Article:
The Return of the "Kings"!
"Releasing Kings!" is a recurrent theme of marketplace ministries, and it is blatantly proclaimed at http://www.releasing-kings.com/. Releasing Kings for Ministry in the Marketplace by John Garfield and Harold Eberle is a popular new book telling men "how you can be part of the next global revival that is beginning in the marketplace."
This book is connected with the marketplace transformation movement of C. Peter Wagner, Ed Silvoso, Kent Humphreys, Os Hillman, Dennis Peacocke (see yesterday's post) and others in the International Coalition of Apostles. It is the latest example of dominionism -- taking over the workplace to "advance" the Kingdom.
"Imagine an army of Kings (or just one good one) that can take on projects to advance God’s Kingdom. Just as David’s mighty men, they would take on battles or projects outside the normal influence of their local church and bring home great victories. What kind of feats would they undertake?" [http://tinyurl.com/pkz4p emphasis added]
Promotional material for the book describes this seductive concept of Christian businessmen becoming "kings."
"What’s a King? 'Kings' is the term we use to describe men and women who harness wealth and influence in the marketplace…in business, government, communication, education, entertainment, finance, the arts…to expand God's Kingdom. . . . a movement of God’s people into their ministry and their dreams. It provides a Scriptural basis for the expansion of the Kingdom of God into all areas of society. It paints a picture of Kings who are naturally bold, competitive, creative, and decisive, who are being used to fulfill the Great Commission. God is going to use an entrepreneurial people to fill the whole Earth with His Glory."
Under the title "7 Reasons You'll Find Yourself in love with Marketplace Ministry":
1. "Finding purpose. . . ."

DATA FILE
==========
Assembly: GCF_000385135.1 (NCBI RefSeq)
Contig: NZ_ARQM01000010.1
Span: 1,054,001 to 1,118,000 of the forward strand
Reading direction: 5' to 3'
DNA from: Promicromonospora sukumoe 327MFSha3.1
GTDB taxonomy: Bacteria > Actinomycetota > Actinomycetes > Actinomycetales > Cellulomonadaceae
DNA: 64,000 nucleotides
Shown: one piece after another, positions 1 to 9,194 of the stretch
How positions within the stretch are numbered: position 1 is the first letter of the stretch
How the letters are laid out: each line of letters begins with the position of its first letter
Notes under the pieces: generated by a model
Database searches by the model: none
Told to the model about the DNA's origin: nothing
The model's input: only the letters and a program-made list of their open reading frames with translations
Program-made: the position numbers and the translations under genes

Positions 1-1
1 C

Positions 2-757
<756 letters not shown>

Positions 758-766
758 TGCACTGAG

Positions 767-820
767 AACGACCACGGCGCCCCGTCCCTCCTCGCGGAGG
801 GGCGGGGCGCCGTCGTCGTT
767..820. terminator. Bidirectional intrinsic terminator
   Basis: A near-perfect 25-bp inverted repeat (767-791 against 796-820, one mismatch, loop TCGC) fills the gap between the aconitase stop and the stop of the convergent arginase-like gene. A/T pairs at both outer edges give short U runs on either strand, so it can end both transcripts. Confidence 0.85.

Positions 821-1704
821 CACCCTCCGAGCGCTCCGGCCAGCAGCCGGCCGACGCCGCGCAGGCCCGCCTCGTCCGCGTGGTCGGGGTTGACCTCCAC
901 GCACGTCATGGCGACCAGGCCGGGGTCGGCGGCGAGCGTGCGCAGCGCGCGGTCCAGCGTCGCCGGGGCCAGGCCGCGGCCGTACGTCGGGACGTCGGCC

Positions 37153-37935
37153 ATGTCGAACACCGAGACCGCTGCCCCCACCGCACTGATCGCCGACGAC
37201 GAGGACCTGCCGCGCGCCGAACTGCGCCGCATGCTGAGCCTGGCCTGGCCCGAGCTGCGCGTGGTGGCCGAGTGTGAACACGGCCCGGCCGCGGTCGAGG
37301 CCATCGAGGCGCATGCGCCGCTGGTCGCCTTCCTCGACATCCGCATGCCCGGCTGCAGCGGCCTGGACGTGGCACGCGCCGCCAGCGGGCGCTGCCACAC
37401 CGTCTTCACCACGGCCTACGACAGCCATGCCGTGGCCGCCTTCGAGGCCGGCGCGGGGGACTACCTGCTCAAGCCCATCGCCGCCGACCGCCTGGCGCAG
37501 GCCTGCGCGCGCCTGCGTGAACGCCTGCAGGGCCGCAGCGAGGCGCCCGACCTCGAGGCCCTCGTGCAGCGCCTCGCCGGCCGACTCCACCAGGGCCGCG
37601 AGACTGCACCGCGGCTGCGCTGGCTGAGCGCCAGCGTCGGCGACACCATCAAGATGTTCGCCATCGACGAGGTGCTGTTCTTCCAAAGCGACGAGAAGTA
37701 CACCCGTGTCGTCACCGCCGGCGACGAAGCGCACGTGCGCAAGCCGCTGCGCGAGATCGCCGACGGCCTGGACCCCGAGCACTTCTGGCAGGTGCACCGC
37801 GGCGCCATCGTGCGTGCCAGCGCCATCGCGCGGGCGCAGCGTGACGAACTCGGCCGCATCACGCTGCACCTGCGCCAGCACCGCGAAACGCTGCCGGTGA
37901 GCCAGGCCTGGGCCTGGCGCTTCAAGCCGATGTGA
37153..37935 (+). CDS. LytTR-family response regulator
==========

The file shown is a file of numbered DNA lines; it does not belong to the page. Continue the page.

2. "You don’t have to wait for heaven to experience God’s blessings (Psalm 16:11). The Kingdom of God has come upon you (Matt. 12:28)."
3. "Kings are people who have healthy self-concepts. They sense permission from God to be bold, creative, competitive, decisive, and willing to take risks. . . . Christians have rights. Kings think its normal to ask God for the desires of their heart."
4. "Kings cannot be content to live the typical, month-to-month, barely-get-by lifestyle. For Kings, it represents a poverty mentality that denies the abundance that God has for them. . .. "
5. "God has prepared a generation of Joshua's who are hungry for a tangible expression of their purpose (ministry) and receptive to the revelation of God’s Spirit Who will escort them (theology)."
6. "Kings are willing to ask for the desires of their hearts. Servants never trust their hearts (or God) enough to ask and they live out their lives working for someone else’s dream."
7. "Until you activate the real desires of your heart, you never will be fully passionate about God or anything you do for Him. You’ll just be a servant going through the motions looking for a wage, a retirement, and an eternal pension." [All emphases above are added]
Dominionism isn't just a spiritual concept. It is obviously one that appeals to the flesh. Particularly when accompanied with enticements for worldly riches, significance and power! It was a flash of evil brilliance for these new apostolic leaders to merge the doctrines of dominionism with material motivations, particularly as a mechanism to corrupt Christian men into adopting this worldview.
'Then all the elders of Israel gathered themselves together, and came to Samuel unto Ramah, And said unto him, Behold, thou are old, and thy sons walk not in thy ways: now make us a king to judge us like all the nations. But the thing displeased Samuel, when they said, Give us a king to judge us. And Samuel prayed unto the Lord. And the Lord said unto Samuel, Hearken unto the voice of the people in all that they say unto thee: for they have not rejected thee, but they have rejected me, that I should not reign over them." (1 Samuel 8:4-7)